Custom Made on a roll

by Jim Gladstone

Paul Stout and Devon deGroot are co-workers at a Toasty Torpedoes franchise in Custom Made Theatre Co.'s "American Hero." Photo: Jay Yamada
Paul Stout and Devon deGroot are co-workers at a Toasty Torpedoes franchise in Custom Made Theatre Co.'s "American Hero." Photo: Jay Yamada  

Subway is American-grown durian. Pass by any one of the Connecticut-based sandwich chain's 42,000 international outlets and you'll inhale an indescribable odor. Some find it mouthwatering, others find it bile-raising.

I'm die-hard Team Retch here, and I can only assume playwright Bess Wohl is, too, given the deliciously malicious spin she gives the fast-foodery in her comedy "American Hero," now in director Allie Moss' funny, fine-grained production at the Custom Made Theatre Company. The stench Wohl ("Small Mouth Sounds") focuses on in her script is less olfactory than factory-like: "American Hero" captures the monotonous dead-end jobs and associated disrespect so much of the workforce is asked to accept in today's U.S. economy.

The one-act, 90-minute show takes place entirely in a brand-new Toasty Torpedoes location (set designer Heather Kenyon leaves no question about her model), following three employees through their training, the shop's not-so-grand opening and several weeks of nose-diving business after management goes AWOL. That Moss and her superb cast of four are able to elicit so many genuine laughs from Wohl's squalid scenario without making fun of the poor souls at its center or veering too far into the maudlin is no mean feat.

The hapless co-workers are Sheri (Devon deGroot), an ingenuous 18-year-old high school grad for whom the sub shop is a second fast-food job, supplementing an across-the-mall gig at El Taco; Jamie (Laura Espino), a divorced mother who needs to be employed to stand a chance in her custody battle; and Ted (Paul Stout), a laid-off white-collar middle manager torn between near-suicidal disillusionment and unwarranted, cheerleading faith in corporate culture.

The cast is rounded out by the wonderful, elastic-faced David Boyll in four distinctly played roles, each of which captures a different flavor of naivete: Bob, an Eastern European immigrant who believes he's buying into the American dream with his sandwich franchise; a customer who berates the restaurant's underpaid, underacknowledged staff for out-of-stock ingredients, as if the hourly workers have any agency in the matter; an "if you dream it, you can do it" figment of Sheri's youthfully optimistic imagination; and a representative from corporate headquarters who turns out to hate his job as much as any of the shop workers.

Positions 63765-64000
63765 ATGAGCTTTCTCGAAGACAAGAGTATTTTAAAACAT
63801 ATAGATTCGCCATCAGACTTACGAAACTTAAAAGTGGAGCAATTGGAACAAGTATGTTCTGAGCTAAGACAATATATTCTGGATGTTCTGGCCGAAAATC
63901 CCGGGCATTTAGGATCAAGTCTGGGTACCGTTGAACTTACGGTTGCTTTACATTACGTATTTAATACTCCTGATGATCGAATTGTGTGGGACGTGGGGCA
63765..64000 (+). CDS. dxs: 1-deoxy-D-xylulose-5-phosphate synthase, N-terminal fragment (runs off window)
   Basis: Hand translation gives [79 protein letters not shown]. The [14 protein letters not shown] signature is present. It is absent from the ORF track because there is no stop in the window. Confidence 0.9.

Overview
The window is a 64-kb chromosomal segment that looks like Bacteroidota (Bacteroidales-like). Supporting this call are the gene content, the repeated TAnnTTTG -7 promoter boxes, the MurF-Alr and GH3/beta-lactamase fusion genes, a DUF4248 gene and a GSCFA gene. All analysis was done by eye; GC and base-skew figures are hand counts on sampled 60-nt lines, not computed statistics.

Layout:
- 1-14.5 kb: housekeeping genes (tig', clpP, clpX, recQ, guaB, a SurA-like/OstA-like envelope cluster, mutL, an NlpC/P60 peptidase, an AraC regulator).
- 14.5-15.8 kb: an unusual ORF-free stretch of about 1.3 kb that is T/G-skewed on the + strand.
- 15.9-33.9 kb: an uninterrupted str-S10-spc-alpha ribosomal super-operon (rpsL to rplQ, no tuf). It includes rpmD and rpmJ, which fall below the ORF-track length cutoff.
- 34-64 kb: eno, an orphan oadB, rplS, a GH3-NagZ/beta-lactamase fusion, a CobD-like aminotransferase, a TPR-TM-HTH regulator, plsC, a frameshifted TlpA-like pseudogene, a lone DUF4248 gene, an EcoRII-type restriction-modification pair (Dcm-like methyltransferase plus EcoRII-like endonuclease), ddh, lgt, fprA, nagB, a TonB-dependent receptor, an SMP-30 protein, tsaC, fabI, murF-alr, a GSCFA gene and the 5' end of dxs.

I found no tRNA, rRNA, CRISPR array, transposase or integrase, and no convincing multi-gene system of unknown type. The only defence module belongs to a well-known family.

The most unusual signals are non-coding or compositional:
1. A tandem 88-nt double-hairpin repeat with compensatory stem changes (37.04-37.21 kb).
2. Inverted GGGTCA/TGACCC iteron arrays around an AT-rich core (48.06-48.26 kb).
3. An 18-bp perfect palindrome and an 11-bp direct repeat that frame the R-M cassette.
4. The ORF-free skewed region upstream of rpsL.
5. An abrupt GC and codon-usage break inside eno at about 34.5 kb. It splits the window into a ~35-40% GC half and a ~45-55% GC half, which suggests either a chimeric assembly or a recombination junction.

None of the characters is played as a stock type. With an arsenal of eyerolls, pained grimaces and defiant postures, Espino reveals a depth of desperation beneath Jamie's superficial sass and sexual bravado. Stout's Ted has lost his identity along his career path, and is wracked with palpable shame, his arms chugging like pistons at his sides, a would-be workhorse already out to pasture. DeGroot's Sheri, who often sleeps in her car between jobs, slowly awakens over the course of the play, her initial blank expression tightening into determination and motivation as she unravels the scam her crew is caught up in, and improvises a temporary way out.

Given its format, "American Hero" evokes situation comedies from "Alice" to "Superstore," but a more apt television precedent can be found in the best of "Saturday Night Live." The show plays like one of SNL's character-driven food-service sketches (Belushi and Akroyd in "Cheeburger, Cheeburger," or Timberlake in "Bring It On Down to Veganville") infused with enough of the sociopolitical humor of "Weekend Update" to justify its length. Wohl's writing, as in many SNL sketches, is much more focused on character, dialogue and overall conceit than plotting. While altogether enjoyable, "American Hero" struggles to reach a resolution, stuttering from a fantasy sequence to a far-fetched plot twist to a final dollop of sentiment, as out-of-place in this satire as literal schmaltz at a Subway.

Still, Custom Made's production offers plenty of meat to chew on, with a relative minimum of cheese. The intersection of Subway and the American way makes for a funny play with a lingering stink.

American Hero, Custom Made Theatre Co., 533 Sutter St., SF, through April 6. Tickets ($20-$45): (415) 798-2682. www.custommade.org

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